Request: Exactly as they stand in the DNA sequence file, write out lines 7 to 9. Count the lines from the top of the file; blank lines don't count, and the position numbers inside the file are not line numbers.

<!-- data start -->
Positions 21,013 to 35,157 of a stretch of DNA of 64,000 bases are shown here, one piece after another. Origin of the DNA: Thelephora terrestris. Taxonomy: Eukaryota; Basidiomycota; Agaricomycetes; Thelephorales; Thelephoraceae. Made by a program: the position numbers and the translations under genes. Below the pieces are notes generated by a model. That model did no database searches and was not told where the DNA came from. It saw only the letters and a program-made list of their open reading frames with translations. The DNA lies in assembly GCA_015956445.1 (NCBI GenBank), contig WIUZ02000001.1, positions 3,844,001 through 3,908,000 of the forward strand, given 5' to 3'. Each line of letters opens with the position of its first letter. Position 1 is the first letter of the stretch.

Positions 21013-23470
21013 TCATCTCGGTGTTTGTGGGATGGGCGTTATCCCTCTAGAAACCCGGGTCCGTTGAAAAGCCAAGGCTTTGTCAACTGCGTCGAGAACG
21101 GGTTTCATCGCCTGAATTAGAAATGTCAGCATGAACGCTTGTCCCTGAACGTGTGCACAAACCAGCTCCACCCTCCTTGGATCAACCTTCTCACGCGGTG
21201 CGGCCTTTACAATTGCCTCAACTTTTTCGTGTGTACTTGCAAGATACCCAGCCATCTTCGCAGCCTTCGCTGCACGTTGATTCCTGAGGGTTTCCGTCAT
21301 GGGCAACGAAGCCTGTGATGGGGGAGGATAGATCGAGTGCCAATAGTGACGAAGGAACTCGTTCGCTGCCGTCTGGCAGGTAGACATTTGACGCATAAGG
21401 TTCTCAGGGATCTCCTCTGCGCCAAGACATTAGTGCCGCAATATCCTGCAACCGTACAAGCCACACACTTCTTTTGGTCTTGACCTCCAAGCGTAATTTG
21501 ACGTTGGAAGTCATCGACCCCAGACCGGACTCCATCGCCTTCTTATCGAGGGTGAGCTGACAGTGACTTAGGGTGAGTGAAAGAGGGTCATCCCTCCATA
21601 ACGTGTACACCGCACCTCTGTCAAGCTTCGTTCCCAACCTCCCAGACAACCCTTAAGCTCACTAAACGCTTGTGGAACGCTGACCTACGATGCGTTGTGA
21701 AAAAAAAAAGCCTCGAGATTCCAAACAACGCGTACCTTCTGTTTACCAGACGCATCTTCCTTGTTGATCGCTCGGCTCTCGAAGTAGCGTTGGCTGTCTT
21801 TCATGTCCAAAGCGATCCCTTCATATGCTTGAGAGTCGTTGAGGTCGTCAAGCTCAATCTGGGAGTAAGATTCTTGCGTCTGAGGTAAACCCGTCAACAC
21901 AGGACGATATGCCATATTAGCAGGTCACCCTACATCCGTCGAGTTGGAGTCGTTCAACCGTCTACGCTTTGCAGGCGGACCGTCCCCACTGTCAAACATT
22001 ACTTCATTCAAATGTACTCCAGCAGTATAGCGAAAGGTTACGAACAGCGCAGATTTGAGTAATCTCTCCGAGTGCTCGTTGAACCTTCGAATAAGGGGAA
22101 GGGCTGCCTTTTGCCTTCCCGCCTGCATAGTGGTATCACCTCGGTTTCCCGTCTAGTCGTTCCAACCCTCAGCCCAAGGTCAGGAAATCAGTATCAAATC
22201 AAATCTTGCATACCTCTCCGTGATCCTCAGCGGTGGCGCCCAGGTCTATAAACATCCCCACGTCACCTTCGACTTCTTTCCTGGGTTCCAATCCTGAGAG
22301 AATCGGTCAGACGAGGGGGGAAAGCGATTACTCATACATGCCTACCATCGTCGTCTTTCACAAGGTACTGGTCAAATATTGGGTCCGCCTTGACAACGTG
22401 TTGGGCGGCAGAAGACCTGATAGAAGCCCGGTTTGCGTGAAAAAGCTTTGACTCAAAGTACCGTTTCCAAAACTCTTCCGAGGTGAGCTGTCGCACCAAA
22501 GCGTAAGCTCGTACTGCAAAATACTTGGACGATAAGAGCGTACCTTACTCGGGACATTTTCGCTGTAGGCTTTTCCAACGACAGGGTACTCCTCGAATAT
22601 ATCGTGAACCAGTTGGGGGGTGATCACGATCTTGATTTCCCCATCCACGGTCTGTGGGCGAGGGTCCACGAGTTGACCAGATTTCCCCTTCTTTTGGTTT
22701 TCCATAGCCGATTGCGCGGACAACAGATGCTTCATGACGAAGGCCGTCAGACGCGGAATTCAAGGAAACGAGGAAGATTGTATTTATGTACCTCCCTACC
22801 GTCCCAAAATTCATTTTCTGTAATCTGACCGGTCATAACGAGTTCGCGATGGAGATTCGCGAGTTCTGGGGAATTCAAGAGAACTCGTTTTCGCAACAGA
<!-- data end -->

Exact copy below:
21401 TTCTCAGGGATCTCCTCTGCGCCAAGACATTAGTGCCGCAATATCCTGCAACCGTACAAGCCACACACTTCTTTTGGTCTTGACCTCCAAGCGTAATTTG
21501 ACGTTGGAAGTCATCGACCCCAGACCGGACTCCATCGCCTTCTTATCGAGGGTGAGCTGACAGTGACTTAGGGTGAGTGAAAGAGGGTCATCCCTCCATA
21601 ACGTGTACACCGCACCTCTGTCAAGCTTCGTTCCCAACCTCCCAGACAACCCTTAAGCTCACTAAACGCTTGTGGAACGCTGACCTACGATGCGTTGTGA